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Anyone listening to the score to The Death of Stalin before it hits U.S. cinemas this Friday would be forgiven for thinking the film to be a bold, historical epic, let alone a laugh-out-loud satire.
Armando Iannucci’s latest feature, an all-star “comedy of terrors,” is set in the months following the passing of former Soviet ruler Joseph Stalin in 1953 and the mad and frequently farcical scramble for power among his former colleagues (and now deadly rivals) in the politburo.
The soundtrack, however, is anything but comedic, played out by a full symphony orchestra (in Belgium) and channeling the sometimes swooping, sometimes frantic strings, powerful brass sections and booming kettledrums from Russia’s classical composers of the era.
“Early on, Armando said, let’s just imagine that we could resurrect Soviet composers from the 1950s,” says U.K.-born, L.A.-based Christopher Willis, for whom The Death of Stalin is his first feature as main composer. “He said all this quite breezily — I then had to go away and spend months studying that kind of music!”
Willis and Iannucci had previously collaborated on Veep (he’s currently scoring the final season of the Emmy-winning show), the music to which he says sounds like it was written by an “imaginary American composer — somewhere between Aaron Copland and John Adams.”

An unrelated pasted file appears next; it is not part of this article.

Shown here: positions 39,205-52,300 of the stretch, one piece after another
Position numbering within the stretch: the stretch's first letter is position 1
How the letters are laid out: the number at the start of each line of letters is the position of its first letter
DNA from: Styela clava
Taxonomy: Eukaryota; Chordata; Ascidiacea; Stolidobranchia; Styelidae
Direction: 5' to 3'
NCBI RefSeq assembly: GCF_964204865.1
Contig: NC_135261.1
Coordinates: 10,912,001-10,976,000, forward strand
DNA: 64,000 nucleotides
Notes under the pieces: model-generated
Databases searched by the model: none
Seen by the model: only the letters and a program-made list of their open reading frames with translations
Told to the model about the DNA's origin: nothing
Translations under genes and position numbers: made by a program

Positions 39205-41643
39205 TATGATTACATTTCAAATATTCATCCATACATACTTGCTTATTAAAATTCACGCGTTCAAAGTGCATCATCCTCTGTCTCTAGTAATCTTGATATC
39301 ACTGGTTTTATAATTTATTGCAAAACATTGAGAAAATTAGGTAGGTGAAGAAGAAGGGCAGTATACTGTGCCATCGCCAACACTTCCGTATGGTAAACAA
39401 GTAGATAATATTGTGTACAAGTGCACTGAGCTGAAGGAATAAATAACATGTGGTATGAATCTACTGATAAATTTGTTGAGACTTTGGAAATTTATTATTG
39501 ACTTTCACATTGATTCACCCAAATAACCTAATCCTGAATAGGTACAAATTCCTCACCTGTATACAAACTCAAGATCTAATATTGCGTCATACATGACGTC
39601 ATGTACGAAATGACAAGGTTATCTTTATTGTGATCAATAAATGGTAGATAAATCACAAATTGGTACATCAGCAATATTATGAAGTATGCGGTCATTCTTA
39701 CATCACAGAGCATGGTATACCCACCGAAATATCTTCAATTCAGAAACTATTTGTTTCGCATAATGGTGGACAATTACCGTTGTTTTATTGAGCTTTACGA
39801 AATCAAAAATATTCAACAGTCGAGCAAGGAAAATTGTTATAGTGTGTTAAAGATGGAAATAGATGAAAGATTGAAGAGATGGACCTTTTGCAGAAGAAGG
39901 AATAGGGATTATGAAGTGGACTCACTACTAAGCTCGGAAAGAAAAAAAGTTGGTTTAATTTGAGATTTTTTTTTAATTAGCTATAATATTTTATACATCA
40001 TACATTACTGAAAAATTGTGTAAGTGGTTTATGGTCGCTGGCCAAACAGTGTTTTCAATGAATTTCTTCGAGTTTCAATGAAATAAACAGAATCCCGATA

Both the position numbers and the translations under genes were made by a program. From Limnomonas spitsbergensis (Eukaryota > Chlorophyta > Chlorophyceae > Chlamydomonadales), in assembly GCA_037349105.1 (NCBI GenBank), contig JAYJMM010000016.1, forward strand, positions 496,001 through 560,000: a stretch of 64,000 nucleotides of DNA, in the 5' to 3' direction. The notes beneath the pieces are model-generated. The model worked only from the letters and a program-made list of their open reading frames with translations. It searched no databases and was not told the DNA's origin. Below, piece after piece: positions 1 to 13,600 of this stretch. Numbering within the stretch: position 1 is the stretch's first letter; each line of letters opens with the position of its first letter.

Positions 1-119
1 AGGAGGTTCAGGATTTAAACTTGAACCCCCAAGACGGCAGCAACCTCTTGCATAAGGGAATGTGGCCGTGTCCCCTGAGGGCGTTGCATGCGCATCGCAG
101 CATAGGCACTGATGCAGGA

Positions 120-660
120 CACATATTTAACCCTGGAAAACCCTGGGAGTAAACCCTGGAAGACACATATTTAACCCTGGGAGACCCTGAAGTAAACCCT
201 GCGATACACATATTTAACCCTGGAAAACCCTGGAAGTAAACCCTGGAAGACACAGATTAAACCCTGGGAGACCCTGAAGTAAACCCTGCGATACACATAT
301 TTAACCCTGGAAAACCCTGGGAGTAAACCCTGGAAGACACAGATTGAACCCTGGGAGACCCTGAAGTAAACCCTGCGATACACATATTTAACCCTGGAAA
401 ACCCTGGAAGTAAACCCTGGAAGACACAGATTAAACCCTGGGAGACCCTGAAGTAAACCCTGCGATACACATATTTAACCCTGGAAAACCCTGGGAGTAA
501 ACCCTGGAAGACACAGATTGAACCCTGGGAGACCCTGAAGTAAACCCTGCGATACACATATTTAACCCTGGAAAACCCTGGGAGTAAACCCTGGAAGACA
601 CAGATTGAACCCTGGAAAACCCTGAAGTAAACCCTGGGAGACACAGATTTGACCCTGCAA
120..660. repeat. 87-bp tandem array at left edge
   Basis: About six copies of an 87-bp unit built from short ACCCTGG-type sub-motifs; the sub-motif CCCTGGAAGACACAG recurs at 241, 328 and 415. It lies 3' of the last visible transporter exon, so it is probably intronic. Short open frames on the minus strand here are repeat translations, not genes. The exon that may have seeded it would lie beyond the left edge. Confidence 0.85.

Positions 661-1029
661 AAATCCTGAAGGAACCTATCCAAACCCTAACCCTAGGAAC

So for The Death of Stalin he dived into the works of Dmitri Shostakovich and Sergei Prokofiev, finding new discoveries along the way — including Mieczyslaw Weinberg (a younger colleague of Shostakovich) — and bouncing musical finds back and forth across the Atlantic with Iannucci (both have a background in musicology).
“We were laughing a lot about it, because the music from that time just seems to express the weirdness of the period so well,” he says. “There are pieces that are supposed to be happy, but never seem to sound happy and always sound rather desperate.”
But while the laughs continue across The Death of Stalin’s script, especially among the central characters (played by Steve Buscemi, Jeffrey Tambor, Simon Russell Beale, Michael Palin, Jason Isaacs, Andrea Riseborough and Rupert Friend), the plan was to play it straight musically.
“I think it can been really funny when the music is old fashioned and really going for it seriously, but there’s a juxtaposition,” Willis says, adding that he began referencing the soundtrack to Mel Brooks’ Young Frankenstein by John Morris, which “plays as thought it were 1930s Hollywood, with no trace of comedy.”
But at the same time, he points out that the un-ironic melodies help remind audiences of the actual somber political tones and real-life horrors being committed during the period.
“The way the extras and minor characters play the film is very straight and very tragic, and the music kind of functions like those crowds of people,” he says.
The Death of Stalin actually kicks off in musical fashion, with a scene in which radio station has to frantically rerecord a live performance of a Mozart piano concerto that Stalin has decided he wants to hear personally. And although Olga Kurylenko plays the famed Stalin-hating pianist Maria Yudina, it’s actually Willis’ keyboard skills audiences can hear.
“As a nice side thing I decided to play those piano parts myself,” he says, but acknowledges Kurylenko’s years spent learning the instruments in her youth.
“You can see from her fingers that she’s playing it perfectly!”
IFC releases The Death of Stalin across the U.S. on Friday.
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